A DESIGNER WAS TURNED LOOSE IN THIS FOUR-FLOOR SLOPE BROWNSTONE TO INDULGE WILD COLOR CONTRASTS, UNEXPECTED SPACE ALLOCATIONS, AND NOVEL METHODS OF TAKING ADVANTAGE OF AREAR WALL OF WINDOWS
“Go crazy… be wilder… don’t hold Back,” were the surprising and ongoing requests from a young Park Slope couple to the interior designer of this 3100-square-foot brownstone. Further suggestions were to indulge in unconventional flights of color fancy, interior layouts that veered decidedly into the unexpected, and to frame the experimentation—literally and figuratively—around what is essentially a rear facing wall composed almost entirely of glass. While such apparent license to think unconventionally and artistically might seem an opportunity any artist would fantasize over, for Jessica Helgerson Interior Design and its namesake principal, it offered both thrill, and pause.“We tend to be fairly restrained in our design, in that most of our clients simply want it that way,” Helgerson said. ”But one of the owners of this home, who is a painter herself, kept having to prod us with ‘Take more chances!’ That is a fun thing to have a client tell you.”
In terms of floor breakout, the brownstone is classic Brooklyn traditional. Four floors, each with 775 square-feet, but the building had been derelict for a number of years before a construction company rehabbed it completely. In the process, they introduced unquestionably its most striking aspect, a rear facing wall that was turned into a powerhouse of natural light, along with a build-out patio. There are three bedrooms on the top floor, along with one more on the basement level (that same level sports a rentable apartment). The designer knew one of the challenges posed by a relatively small entryway level was that she was not going to be able to accommodate kitchen, dining room, and living room on one floor. She offered what turned out to be a fascinating alternative: a basement level that function as an expansive—and partially high ceilinged—living room.“Once we came to the conclusion that you just couldn’t fit all that into the main floor with a separate family room, things all got better,” Helgerson explained. “It’s somewhat non-traditional, the way you walk in and are immediately in the dining room, but we made efforts to demarcate different spaces on that level by, for example, placing a small sofa in between. That’s actually one of my favorite pieces—it provides a way for people to sit and chat while food is being prepared. And a basement level living space turned out to be an absolute natural.”In fact, the designer pointed to the term “basement” as being insufficient to adequately explain what the space has turned into. Not only is it awash in floor-to-ceiling window light, it’s decked in a fascinating series of color contrasts that are miles away from the knotty pine and cement floor memories of suburban lower level living spaces.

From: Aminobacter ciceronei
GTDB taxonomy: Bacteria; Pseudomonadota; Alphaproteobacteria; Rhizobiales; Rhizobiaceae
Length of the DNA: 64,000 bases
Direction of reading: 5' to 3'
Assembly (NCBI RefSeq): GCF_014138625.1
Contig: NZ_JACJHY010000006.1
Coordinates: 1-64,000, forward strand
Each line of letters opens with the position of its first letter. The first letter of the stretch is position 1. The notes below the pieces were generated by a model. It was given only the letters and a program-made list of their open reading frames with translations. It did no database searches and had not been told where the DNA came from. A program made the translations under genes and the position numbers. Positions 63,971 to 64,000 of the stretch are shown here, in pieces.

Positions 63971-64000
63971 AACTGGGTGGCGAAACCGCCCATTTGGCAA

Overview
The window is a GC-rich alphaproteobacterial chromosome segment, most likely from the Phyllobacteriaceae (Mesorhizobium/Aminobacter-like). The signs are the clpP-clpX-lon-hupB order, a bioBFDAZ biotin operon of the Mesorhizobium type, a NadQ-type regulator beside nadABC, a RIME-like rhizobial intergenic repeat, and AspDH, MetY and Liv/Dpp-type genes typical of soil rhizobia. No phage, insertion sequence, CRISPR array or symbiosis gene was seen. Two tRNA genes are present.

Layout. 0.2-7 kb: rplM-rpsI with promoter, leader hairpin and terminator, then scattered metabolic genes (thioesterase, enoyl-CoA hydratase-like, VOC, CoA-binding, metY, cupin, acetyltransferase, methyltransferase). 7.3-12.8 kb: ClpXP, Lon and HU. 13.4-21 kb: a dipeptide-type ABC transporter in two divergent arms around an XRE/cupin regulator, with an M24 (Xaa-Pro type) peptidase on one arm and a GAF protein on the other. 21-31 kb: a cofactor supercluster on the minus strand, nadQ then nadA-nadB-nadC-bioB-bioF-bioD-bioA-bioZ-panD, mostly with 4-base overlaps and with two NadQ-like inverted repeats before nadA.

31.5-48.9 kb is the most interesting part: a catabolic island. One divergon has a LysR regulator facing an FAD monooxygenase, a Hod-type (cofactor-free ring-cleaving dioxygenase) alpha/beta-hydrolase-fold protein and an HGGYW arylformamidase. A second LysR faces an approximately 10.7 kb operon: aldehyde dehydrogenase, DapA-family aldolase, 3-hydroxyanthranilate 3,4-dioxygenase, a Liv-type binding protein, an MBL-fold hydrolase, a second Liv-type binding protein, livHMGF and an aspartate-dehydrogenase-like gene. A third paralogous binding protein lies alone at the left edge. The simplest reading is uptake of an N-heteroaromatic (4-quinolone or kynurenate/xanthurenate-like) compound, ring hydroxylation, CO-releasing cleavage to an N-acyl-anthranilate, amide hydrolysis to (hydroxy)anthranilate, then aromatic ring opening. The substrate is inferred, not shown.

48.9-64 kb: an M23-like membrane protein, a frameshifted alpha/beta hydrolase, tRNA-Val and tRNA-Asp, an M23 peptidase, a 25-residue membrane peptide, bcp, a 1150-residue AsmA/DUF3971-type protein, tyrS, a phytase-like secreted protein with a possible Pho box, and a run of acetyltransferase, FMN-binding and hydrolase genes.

“The clients love to travel, and wanted some of the space to be a collection of things they found when they were abroad,” added project designer Chelsie Lee. “That was part of the inspiration behind those bright Peruvian blankets, and they definitely fit our clients wish for vibrant color.”More color pops in the kitchen are, in part, the result of the vintage Paul McCobb chairs surrounding the dining room table—lacquered in turquoise—as well as the bookshelf wall, painted in a geometric pattern of four shades of red.One year from first consultation to completion, the project was assisted by a relatively clean slate as far as client-brought furniture and other possessions were concerned. It gave the firm an opportunity to do things such as design a dining room tableemphasizing yet more bright hues, and selecting furniture designers that emphasized the high-contrast palettes throughout, such as the Ligne Roset Ruche loveseat and David Weeks light fixture in the dining room, and the mid-century style dresser from Design Within Reach and Bertoia Diamond Chair in the master bedroom.
Selection of artists was a pivotal component, one also offered to the designers for consideration. The wrapped arrows work in the stairwell is by Brooklyn artists Fredericks & Mae, while the collection of earthy wood, ceramic, and glass objects was handmade by Brooklyn and Portland, OR artists, including Laura Buchan and Michelle Quan. One particular artist’s contribution helped make the pivotal lower level a reality.“I have a friend named Heather Watkins—she works on big, beautiful paper, and does a lot of things with twisted rope,” Helgerson said. “She’ll drag the rope around on the paper or manipulate the rope on the paper so it leaves a trace. We had originally thought in the lower living room to do a bunch of dark and fairly traditional oil paintings, but the client just wasn’t feeling it. Heather’s work kept the darker tones of the room intact, while adding this extraordinary texture.”The result, to the designer—both in the living room and in the home as a whole—is a dance of vibrancy and subtlety she is unafraid to declare herself proud of.“It was wonderful to be energized by the push-pull nature of those two, seeming polar opposites,” she added. “This is just one of those wonderful projects that came out exactly right.”